The better and much safer way to get rid of permissions problems is to use chown and eventually chmod commands. An example. I try to use uid=1000(just) with primary group gid=100(users) in all Linuxes. If a newly installed Linux deviates from this convention - which happens very rarely, - I change UID and primary GID to these values.

    Then, from any Linux, I simply change the ownership to the user just and to the group users, for all files and folders in the shared data partition(s). All data on them are hold in the /1st (first shared partiion) and /2nd (second data partition) folders. These two are like a traditional ~/home folder.

    sudo chown -cR just:users /1st /2nd
    

    Eventually, I grant read-write access to all files and subfolders in the /1st and /2nd:

    sudo chmod -cR ugo+rw /1st /2nd
    

    Done. All files are freely accessible now, from any Linux.

    There’s no a standard for GIDs (and group names) in Linux. Conventionally, main, big distros - like Arch, Debian, Suse, Fedora, Gentoo - maintain identical GIDs and group names for similar purposes. Like, for example, the UID=1000 for the first regular user in the system, and GID=1000 with a group with user’s name - when|if it is created.

    Their smaller, younger, home-made clones sometimes deviate from a good sense and create unusual UIDs and GIDs - uselessly complicating the life of their end users. Examples are:

    • Gecko in Suse world. Initially used 2000 for UID and primary user’s GID. Corrected to the commonly used 1000 some time ago and works flawlessly now.

    • Apricity in Arch world. For unknown reason used 1001 for UID and primary GID until its death a year ago.

    • Funtoo in Gentoo world. Uses conventional 1000 now.

    • Fuduntu in Fedora world. An excellent Fedora’s clone, unfortunately dead about 4 years ago.

    To summarize.

    • boot into each your Linux

    • get your UID and GIDs inside it

      id
      
    • find out the most commonly used UID and primary GID

    • change the ownership of shared data to most commonly used UID and GID

    • done

    Regards

  • Thanks @just, I do frequent the Arch wiki and have found the “Users and groups” page…

    Poked around a bit, and the user I created during installation doesn’t even have a primary group (missing in both /etc/group and also /etc/passwd). I created another user with useradd and that worked right, it created a user with a UID, primary group of same name and GID number and a home folder, strangely users created that way do not show up in the “user manager” in system settings.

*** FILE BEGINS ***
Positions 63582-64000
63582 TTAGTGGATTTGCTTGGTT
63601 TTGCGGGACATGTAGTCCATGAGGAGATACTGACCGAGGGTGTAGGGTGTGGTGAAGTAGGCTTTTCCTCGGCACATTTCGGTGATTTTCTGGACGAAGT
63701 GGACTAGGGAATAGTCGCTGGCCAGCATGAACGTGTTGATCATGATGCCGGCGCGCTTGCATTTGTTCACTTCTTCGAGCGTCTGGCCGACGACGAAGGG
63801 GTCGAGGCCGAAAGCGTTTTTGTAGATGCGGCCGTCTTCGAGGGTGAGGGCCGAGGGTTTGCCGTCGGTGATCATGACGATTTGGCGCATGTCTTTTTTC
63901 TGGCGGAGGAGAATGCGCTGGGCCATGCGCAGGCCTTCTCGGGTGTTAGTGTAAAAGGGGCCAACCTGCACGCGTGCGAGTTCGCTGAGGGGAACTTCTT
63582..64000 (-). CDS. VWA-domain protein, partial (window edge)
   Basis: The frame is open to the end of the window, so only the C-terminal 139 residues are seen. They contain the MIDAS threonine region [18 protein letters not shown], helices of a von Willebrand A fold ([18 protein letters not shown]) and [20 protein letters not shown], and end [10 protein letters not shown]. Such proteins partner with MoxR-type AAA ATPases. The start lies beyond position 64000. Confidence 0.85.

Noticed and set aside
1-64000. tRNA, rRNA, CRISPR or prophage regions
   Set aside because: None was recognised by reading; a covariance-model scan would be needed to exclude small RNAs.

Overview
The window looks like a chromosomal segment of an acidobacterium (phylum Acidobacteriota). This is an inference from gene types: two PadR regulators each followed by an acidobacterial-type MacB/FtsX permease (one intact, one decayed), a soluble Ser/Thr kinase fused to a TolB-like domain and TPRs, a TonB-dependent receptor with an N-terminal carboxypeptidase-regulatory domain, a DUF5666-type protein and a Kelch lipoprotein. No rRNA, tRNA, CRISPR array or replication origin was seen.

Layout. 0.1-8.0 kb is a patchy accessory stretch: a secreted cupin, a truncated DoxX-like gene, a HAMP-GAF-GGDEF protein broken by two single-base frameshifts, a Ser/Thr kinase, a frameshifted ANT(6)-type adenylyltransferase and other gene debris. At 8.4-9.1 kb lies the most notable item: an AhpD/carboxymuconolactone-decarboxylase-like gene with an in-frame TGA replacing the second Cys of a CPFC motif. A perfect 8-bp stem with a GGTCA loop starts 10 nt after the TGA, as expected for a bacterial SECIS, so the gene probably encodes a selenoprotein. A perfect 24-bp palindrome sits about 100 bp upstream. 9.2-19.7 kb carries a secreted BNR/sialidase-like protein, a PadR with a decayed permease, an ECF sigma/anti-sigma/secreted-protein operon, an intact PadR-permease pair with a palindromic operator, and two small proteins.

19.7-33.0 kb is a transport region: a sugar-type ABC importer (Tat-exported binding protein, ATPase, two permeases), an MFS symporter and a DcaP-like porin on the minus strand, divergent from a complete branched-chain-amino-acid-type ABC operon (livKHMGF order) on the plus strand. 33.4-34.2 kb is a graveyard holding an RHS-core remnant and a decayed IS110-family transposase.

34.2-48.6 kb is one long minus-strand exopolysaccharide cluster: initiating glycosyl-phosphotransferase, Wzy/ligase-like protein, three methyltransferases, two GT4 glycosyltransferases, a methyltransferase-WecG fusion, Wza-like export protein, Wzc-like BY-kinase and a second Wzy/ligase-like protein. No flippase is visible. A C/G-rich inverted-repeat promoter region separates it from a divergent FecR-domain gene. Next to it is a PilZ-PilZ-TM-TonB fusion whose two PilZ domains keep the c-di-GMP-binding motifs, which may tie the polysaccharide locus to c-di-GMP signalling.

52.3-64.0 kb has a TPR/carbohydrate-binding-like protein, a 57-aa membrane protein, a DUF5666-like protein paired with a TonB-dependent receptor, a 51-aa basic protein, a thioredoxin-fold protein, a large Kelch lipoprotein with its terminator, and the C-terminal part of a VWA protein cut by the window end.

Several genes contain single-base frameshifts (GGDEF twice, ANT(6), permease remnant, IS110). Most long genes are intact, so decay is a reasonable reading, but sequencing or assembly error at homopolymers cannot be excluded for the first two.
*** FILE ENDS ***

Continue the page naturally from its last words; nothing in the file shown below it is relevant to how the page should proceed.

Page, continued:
Double whammy: They nixed Kuser which worked well and had more extensive options, and replaced it with a useless POS, that does very little, and can’t even get that right!

    USERGROUPS_ENAB yes is present in the login.defs file too, and not remarked out.

    The flazzum you spizz, the zoider you splat!

  • @Zoidmo said in Cannot install Kuser:

    Double whammy: They nixed Kuser which worked well and had more extensive options, and replaced it with a useless POS, that does very little, and can’t even get that right!

    Replacing well working, well established, feature rich environments by their limited, poor, unreliable counterparts is a common trend in recent years. Plasma still implements only about a two thirds of features which were present - and still work perfectly - in KDE Software Compilation.

    I believe that evolution follows the ascending spirale. Sooner or later Gnome Nth and Plasma will regain the lost Gnome 2 and KDE functionality. Probably, they’ll become more user-friendly and useful again, at a higher level.

  • @just I Can’t agree more! Gnome’s so called improvements (cramming everything in their apps into a single menu…) is the main reason I use KDE now. When It first came along in Firefox, I was pissed, but found out that I could turn the menu back on, gnome just killed them entirely and defends it as necessary change, and to gain screen real estate: I call BS, menus make a whole lot of sense, and monitors are gaining resolution and size, not shrinking! Their developers even blame complaining users for just not liking change, when in fact they did cripple some and removed other features. They “fixed” something that was not broken. Next they are going to nix spell checking because too few people take the time to use it, inadvertently adding to the rampantly growing lack of education and logic that makes those idiotic decisions possible in the first place!

    “Plasma still implements only about a two thirds of features which were present - and still work perfectly - in KDE Software Compilation.”

    What do you mean by “and still work perfectly - in KDE Software Compilation” Do you mean in the old KDE, prior to Plasma?

    The flazzum you spizz, the zoider you splat!

  • @Zoidmo said in Cannot install Kuser:

    Do you mean in the old KDE, prior to Plasma?

    Yes, I do. I mean a traditional, human-oriented KDE Software Compilation, discontinued in August 2014 and replaced with Plasma (a short name for three pieces - KDE Frameworks 5 + KDE Plasma 5 + KDE Applications).

    0_1503296484901_debian-8-jessie-kde-software-compilation-4.14.2.png